Women MBAs are at a salary disadvantage from the onset of their post-business school careers, new data shows. According to self-reported data from MBAs graduating from top U.S. business schools, women earn an average total compensation package of $14,000 less than men in their first year of work. The data has been compiled by Transparent Career, an online MBA job reporting platform founded by an MBA team from the University of Chicago Booth School of Business.
On average, men make $180,000 in total compensation in their first jobs after graduating with an MBA. Women, on average, make $166,000. More than 2,300 recently graduated MBAs were included in the dataset. The data backs up what many previous reports have already found: employers pay men more than they pay women. But perhaps most disturbing about this new dataset is the timing. It’s not happening five or 10 years into a career, but right after graduation.
“For this analysis, we looked specifically at the full-time jobs MBAs got right out of school,” Transparent Career CEO and co-founder Mitch Kirby wrote in a blog post that analyzed the data. “This helps to eliminate a lot of the issues normally found in studies like this, because the individuals in our dataset have essentially identical credentials and have access to the exact same set of jobs.”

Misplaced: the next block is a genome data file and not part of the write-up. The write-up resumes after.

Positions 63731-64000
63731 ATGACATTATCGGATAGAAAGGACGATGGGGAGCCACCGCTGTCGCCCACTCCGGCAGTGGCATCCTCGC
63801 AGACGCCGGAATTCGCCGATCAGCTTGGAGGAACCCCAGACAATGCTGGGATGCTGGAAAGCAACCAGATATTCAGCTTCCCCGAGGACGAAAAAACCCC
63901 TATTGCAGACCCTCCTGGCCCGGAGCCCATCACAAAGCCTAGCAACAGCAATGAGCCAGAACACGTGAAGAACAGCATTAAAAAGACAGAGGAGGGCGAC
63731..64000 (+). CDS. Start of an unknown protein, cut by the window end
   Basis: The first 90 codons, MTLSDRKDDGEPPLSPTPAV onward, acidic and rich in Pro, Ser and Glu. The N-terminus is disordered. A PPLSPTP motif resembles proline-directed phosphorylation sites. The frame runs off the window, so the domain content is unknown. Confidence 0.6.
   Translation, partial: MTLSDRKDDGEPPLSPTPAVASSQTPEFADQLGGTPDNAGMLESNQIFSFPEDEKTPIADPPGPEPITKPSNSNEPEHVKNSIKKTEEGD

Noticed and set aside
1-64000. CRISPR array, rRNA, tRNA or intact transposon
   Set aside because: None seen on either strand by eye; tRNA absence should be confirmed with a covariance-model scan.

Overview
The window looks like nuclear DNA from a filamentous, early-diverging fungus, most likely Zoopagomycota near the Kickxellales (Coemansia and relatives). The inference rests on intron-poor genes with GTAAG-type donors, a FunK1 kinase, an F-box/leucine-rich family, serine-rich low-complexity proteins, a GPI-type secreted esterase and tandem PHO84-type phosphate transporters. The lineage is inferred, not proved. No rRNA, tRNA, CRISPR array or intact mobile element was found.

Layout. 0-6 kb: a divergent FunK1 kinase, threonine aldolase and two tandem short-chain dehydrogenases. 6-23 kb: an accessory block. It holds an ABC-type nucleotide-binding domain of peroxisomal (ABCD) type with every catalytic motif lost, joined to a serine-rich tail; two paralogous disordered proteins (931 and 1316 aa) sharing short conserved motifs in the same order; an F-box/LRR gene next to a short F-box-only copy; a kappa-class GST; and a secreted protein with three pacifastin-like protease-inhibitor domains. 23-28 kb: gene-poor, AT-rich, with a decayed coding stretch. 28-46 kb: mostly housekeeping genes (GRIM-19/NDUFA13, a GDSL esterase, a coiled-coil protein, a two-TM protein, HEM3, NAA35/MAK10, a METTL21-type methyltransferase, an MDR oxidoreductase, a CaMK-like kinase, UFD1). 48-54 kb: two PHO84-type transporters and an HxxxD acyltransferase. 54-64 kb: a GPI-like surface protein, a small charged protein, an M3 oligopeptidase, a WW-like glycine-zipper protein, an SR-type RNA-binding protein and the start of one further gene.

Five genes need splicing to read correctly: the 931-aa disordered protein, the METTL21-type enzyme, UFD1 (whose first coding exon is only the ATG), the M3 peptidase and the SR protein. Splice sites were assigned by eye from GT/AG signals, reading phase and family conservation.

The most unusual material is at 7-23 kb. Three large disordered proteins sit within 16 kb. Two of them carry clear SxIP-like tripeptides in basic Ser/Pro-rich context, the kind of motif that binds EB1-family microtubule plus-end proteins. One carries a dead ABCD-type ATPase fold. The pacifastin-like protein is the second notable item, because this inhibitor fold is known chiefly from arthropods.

The disparities manifest in both average salaries and various bonuses, with the majority stemming from the average annual salary and average bonus. For example, male MBAs report average salaries of $121,500 right out of business school, while women report an average of $117,400. The gap grows even more in annual bonuses where men report earning an average of $24,900 and women report $16,900. “That’s pretty huge coming right out of graduate school,” Kirby wrote of the overall total compensation gap.
In an attempt to get to the bottom of the gap, Kirby broke the data down into job functions. The data reveals some intriguing trends. At one end, women actually made $44,335 more than men on average in sales job functions. On the other end, men going into investment management functions made an incredible $96,964 more than women. Those were the extreme outliers, however, and most job functions saw total compensation differences closer to the overall $14,000 gap.